But we aren’t treating a group of babies, we are, potentially, treating individuals, some of whom have very poor chances of survival, and other who have chances of survival which are very much better. If you take the data from the NICHD network, the chances of survival at 22 weeks vary by more than 20-fold depending on other factors such as sex, birth weight, and having received steroids. The NICHD calculator gives chances of survival of between less than 1 % to more than 20% for individual babies born at a ‘best-guess GA’ of 22 weeks. We also know that infants whose ‘best-guess GA’ at birth is nearer to 23 weeks are more likely to survive than babies just at or just after 22 weeks. To lump them all together, just because it is easy, is doing a major dis-service to their families. For some babies, under certain circumstances, active intervention before 23 weeks gestation is a reasonable option, and if consistent with the families values and their wishes it should be considered.
A blanket recommendation to never intervene before 23 weeks gestation ignores all of these other factors. (gestational age uncertainty, other good or adverse risk factors, parent’s values, extra days of gestation…)
At the other end of this period of gestation, the statement reads ‘Most infants of 25 weeks’ GA have improved survival and neurodevelopmental outcomes and active treatment is appropriate…’. (First of all this makes no grammatical sense, ‘Most have …improved’, what does that mean; compared to what?) But more importantly, some infants born at 25 weeks have very poor chances of survival, many others have excellent chances, a boy born at 25 weeks and 1 day (plus or minus 5 days) who is small for gestational age and hasn’t had a chance to get steroids has a much lower chance of survival than a baby of 25 weeks and 6 days (plus or minus 5 days) with higher than average birth weight who has had steroids. Lumping them together is senseless. Just as importantly the girl at 24 weeks and 3 days (plus or minus 5 days) who has had steroids and has a good birthweight also has a much better chance of survival and a much better outcome than the previously mentioned SGA infant without steroids. But she is on the wrong side of this nonsensical divide, so her life is considered optional.
There is so much overlap between the outcomes of infants born at ’24 weeks’ and those born at ’25 weeks’ that it is unhelpful to divide the infants up this way.
Counseling a mother with threatened extremely preterm delivery should start with a risk assessment which must take into account her probable gestational age (with its inherent uncertainty) the estimated fetal weight (with its even greater inherent uncertainty, see below) the place of birth, whether the mother has been administered steroids, and whether the baby is single or if it is a multiple gestation, and then explore her values and the family’s desires.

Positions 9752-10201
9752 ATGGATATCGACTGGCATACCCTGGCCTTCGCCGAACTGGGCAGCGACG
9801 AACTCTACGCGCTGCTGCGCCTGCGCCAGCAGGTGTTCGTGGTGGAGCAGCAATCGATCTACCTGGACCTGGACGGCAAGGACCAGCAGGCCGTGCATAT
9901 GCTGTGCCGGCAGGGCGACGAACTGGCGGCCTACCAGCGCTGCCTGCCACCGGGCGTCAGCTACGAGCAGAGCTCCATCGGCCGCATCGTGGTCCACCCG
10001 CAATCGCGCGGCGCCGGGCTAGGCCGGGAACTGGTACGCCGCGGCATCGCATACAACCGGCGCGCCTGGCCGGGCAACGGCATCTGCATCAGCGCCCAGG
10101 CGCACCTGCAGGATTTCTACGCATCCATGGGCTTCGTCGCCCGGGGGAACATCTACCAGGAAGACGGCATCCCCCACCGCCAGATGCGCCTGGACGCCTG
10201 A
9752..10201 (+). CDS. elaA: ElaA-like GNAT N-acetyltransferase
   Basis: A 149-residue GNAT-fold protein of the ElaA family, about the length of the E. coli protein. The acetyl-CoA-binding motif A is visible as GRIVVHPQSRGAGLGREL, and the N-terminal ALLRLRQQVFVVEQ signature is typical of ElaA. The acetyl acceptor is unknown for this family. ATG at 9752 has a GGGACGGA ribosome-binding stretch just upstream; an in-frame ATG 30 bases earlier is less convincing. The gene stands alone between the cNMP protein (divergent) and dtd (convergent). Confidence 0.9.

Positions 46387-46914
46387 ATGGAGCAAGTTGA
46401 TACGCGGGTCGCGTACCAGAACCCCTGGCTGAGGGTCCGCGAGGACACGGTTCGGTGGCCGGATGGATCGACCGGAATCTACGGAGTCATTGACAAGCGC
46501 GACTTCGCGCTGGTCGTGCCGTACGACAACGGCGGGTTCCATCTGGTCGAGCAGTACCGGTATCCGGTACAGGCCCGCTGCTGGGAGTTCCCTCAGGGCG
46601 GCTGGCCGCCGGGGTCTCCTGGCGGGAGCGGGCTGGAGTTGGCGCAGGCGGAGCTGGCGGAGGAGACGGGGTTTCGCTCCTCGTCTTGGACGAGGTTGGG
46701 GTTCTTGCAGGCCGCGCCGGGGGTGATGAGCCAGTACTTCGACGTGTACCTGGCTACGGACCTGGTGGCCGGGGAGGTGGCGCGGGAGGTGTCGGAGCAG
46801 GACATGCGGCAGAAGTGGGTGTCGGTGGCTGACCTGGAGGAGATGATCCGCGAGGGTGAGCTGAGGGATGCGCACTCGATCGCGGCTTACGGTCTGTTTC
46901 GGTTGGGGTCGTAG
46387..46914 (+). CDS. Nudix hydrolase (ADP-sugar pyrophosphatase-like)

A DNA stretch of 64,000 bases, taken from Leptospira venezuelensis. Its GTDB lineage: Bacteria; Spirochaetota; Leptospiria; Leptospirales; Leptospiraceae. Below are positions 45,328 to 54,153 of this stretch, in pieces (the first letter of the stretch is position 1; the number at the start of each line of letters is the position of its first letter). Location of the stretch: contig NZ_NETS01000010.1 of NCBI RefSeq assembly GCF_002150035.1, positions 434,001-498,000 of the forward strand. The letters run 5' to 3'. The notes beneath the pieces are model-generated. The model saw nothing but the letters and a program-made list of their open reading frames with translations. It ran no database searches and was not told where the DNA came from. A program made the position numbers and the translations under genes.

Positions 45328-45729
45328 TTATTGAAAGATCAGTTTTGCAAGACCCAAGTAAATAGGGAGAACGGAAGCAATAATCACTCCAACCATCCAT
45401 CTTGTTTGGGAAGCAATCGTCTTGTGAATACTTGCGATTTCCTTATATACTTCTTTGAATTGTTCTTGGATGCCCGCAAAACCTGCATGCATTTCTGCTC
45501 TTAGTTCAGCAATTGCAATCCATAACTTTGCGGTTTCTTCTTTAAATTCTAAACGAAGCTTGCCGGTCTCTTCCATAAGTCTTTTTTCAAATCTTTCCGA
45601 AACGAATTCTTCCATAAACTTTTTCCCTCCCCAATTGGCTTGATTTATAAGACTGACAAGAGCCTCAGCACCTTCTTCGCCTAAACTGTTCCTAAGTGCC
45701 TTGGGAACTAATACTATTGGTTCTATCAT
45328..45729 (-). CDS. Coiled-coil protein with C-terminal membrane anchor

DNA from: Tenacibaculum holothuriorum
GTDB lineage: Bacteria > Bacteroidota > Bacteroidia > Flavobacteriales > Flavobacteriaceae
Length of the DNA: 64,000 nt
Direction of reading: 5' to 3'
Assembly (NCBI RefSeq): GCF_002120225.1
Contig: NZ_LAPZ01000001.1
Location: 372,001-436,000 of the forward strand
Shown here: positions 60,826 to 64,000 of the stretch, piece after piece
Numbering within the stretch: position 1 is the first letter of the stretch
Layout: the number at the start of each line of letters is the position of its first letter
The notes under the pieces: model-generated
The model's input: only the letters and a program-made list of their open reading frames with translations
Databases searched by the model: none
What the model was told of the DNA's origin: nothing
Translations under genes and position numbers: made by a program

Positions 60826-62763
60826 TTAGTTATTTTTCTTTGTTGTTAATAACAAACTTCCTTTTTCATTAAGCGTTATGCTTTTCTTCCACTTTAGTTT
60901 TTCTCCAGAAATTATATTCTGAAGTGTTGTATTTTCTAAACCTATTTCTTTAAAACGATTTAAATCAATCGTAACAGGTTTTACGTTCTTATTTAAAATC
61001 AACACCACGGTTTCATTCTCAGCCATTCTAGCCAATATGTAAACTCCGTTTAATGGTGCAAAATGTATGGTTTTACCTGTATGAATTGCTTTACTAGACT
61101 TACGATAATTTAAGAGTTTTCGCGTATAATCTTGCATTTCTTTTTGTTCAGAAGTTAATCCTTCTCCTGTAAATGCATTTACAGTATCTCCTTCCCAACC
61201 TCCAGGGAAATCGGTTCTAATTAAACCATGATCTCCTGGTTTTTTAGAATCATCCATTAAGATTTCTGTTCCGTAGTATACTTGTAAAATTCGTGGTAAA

The graph below illustrates how little sense it makes to base decision making on gestational age. They are data from a fairly new study from the Trent region of the UK Manktelow B and others, recently released in Pediatrics.
The top panel is for girls, the bottom one for boys. The graphs show the different weight percentiles at increasing gestational ages, and the solid lines join combinations of weight and gestational age which have the same mortality. If a GA based guideline made sense then these lines would have to be close to vertical, and be the same for boys and girls. In fact they are closer to horizontal, the graphs would have to be multi- dimensional to also include the effects of having had steroids and being multiple or a singleton, but those factors also affect survival. In fact the near horizontal line at very low gestations means that birth weight has a closer relationship with mortality than does gestational age. Of course we don’t know the birth weight before delivery and estimated fetal weights can be helpful, as a sort of general guide, but estimated weights are much more variable even than gestational age, being plus or minus 10%, 75% of the time (depending on the study you use to do the calculations).
These are complex and difficult decisions in moments of stress. Reducing them to a simplistic mantra based on completed weeks of gestational age is unethical.
4. Finally the recommendations must mention the values and desires of the parents, which, although discussed in the text, are not in the recommendations, surely they are pivotal. Surely they must be mentioned in the recommendations.
I think that externally imposed arbitrary limits for resuscitation are unethical. In any field of medicine. In this particular case, threatened preterm delivery, the uncertainties of gestational age assessment and the poor correlation of gestational age with outcomes makes this triply unethical.